Schirn Kunsthalle

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René Magritte

The Treachery of Images

10 Feb - 05 Jun 2017

Duane Michals, Magritte (Coming and Going), 1965 © Duane Michals, Courtesy of DC Moore Gallery, New York
MAGRITTE. THE TREACHERY OF IMAGES, exhibition view © Schirn Kunsthalle Frankfurt, 2017, Photo: Norbert Miguletz
MAGRITTE. THE TREACHERY OF IMAGES, exhibition view © Schirn Kunsthalle Frankfurt, 2017, Photo: Norbert Miguletz
René Magritte, La Condition Humaine, 1935, Oil on canvas, 54 x 73 cm, Norfolk Museums Service (accepted by HM Government in lieu of tax and allocated to Norwich Castle Museum & Art Gallery) © VG Bild-Kunst, Bonn 2017
René Magritte, La lecture défendue, 1936, Oil on canvas, 54,4 x 73,4 cm, Royal Museums of Fine Arts of Belgium, Brussels, Photo: J. Geleyns - Ro scan / Charly Herscovici, with his kind authorization – c/o SABAM-ADAGP, 2016 © VG Bild-Kunst, Bonn 2017
René Magritte, La Lampe philosophique, 1936, Oil on canvas, 46 x 55 cm, Private collection © VG Bild-Kunst, Bonn 2017
René Magritte, La main heureuse, 1953, Oil on canvas 50,5 x 65 cm, Collection Diane SA, Photo: Nicolas Giudice – Objectif- Fontaine –l’Evêque (Belgium) © VG Bild-Kunst, Bonn 2017
René Magritte, La réponse imprévue, 1933, Oil on canvas, 82 x 54,4 cm, Royal Museums of Fine Arts of Belgium, Brussels, Photo: J. Geleyns - Ro scan / Charly Herscovici, with his kind authorization – c/o SABAM-ADAGP, 2016 © VG Bild-Kunst, Bonn 2017
René Magritte, La colère des dieux, 1960, Oil on canvas, 80 x 70 cm, Private collection © VG Bild-Kunst, Bonn 2017
René Magritte, Le beau monde, 1962, Oil on canvas, 100 x 81 cm, Private collection, Courtesy Sotheby’s © VG Bild-Kunst, Bonn 2017
The painter René Magritte (1898–1967) was a conjurer of enig­matic paint­ings. In a concen­trated solo exhi­bi­tion devoted to the great Belgian Surre­alist, the Schirn Kunsthalle Frank­furt explores his rela­tion­ship to the philo­soph­ical currents of his time. Magritte did not see himself as an artist, but rather as a thinking human being who conveyed his thoughts through his painting. Throughout his life he sought to imbue painting with meaning equal to that of language. Driven by his curiosity and his affini­ties with some of the leading philoso­phers of his age, such as Michael Foucault, he created a remark­able body of work and devel­oped an altered view of the world that is reflected in a unique combi­na­tion of master­fully precise painting and concep­tual processes. The exhi­bi­tion sheds light on Magritte’s philo­soph­ical inves­ti­ga­tions in five chap­ters. His word pictures reflect his funda­mental views on the rela­tion­ship between language and visual imagery. Other essen­tial picto­rial formulas are concerned with legends and myths asso­ci­ated with the inven­tion and defi­n­i­tion of painting. The quasi-scien­tific method Magritte applied in his painting bears witness to his distrust of simple answers and simplistic realism.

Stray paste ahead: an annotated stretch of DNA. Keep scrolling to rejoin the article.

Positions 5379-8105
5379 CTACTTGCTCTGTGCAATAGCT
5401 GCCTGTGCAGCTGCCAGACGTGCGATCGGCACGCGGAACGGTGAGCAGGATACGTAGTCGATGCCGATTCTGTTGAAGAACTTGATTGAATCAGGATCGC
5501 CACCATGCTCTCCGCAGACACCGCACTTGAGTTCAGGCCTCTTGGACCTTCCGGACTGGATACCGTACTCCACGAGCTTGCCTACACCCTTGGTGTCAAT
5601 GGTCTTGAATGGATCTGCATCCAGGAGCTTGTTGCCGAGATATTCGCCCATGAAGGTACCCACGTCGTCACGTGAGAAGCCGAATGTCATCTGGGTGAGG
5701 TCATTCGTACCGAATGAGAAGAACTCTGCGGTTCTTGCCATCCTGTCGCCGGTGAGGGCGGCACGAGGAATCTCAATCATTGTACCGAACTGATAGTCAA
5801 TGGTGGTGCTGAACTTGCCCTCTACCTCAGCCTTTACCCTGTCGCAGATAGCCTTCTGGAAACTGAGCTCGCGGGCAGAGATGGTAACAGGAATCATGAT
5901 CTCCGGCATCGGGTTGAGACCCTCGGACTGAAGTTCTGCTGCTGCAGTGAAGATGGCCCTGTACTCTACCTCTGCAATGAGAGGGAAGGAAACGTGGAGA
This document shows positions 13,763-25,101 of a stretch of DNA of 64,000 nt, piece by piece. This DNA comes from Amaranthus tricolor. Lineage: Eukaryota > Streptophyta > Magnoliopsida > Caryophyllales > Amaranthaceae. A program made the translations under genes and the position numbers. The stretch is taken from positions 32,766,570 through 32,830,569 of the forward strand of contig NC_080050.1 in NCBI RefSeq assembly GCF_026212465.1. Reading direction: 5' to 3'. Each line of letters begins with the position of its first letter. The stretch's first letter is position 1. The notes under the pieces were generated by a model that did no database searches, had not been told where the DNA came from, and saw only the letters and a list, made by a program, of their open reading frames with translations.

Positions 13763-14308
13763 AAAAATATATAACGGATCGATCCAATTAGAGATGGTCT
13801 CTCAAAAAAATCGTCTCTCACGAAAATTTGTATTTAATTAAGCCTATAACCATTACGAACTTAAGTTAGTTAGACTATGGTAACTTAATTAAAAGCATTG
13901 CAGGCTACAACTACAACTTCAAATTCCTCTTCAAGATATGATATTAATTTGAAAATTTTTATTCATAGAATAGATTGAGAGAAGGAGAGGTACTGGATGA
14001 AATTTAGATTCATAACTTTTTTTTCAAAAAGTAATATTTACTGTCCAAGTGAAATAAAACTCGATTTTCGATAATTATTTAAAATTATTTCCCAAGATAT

The Schirn is presenting Magritte’s master­pieces of enig­matic painting from the 1920s to the 1960s, among them his emblem­atic self-portrait enti­tled "La Lampe philosophique" (1936), "La Condi­tion Humaine" (1948), "Les Mémoires d’un Saint" (1960), "Le Beau Monde" (1962), and "L’Heureux Dona­teur" (1966). The exhi­bi­tion features some 70 artworks, including numerous master­pieces from major inter­na­tional museums as well as public and private collec­tions, among them the Musée Magritte in Brus­sels, the Kunst­mu­seum Bern, the Dallas Museum of Art, the Menil Collec­tion in Houston, the Tate in London, the Metro­pol­itan Museum of Art in New York, the Museum of Modern Art in New York, the National Gallery of Victoria in Melbourne, and the National Gallery of Art in Wash­ington, D.C.

Curators:
Didier Ottinger, Centre Pompidou, Musée national d’art moderne, Paris
Dr. Martina Wein­hart, Schirn Kunsthalle Frank­furt
 
 
Selected Works
Viviane Sassen Black hole #01 (2014)
Alfredo Jaar Other People Think (2012)
Fabian Knecht Isolation (Dead Tree) 2017
Pipilotti Rist Open My Glade (2000)
Ed van der Elsken Beethovenstraat, Amsterdam (1967)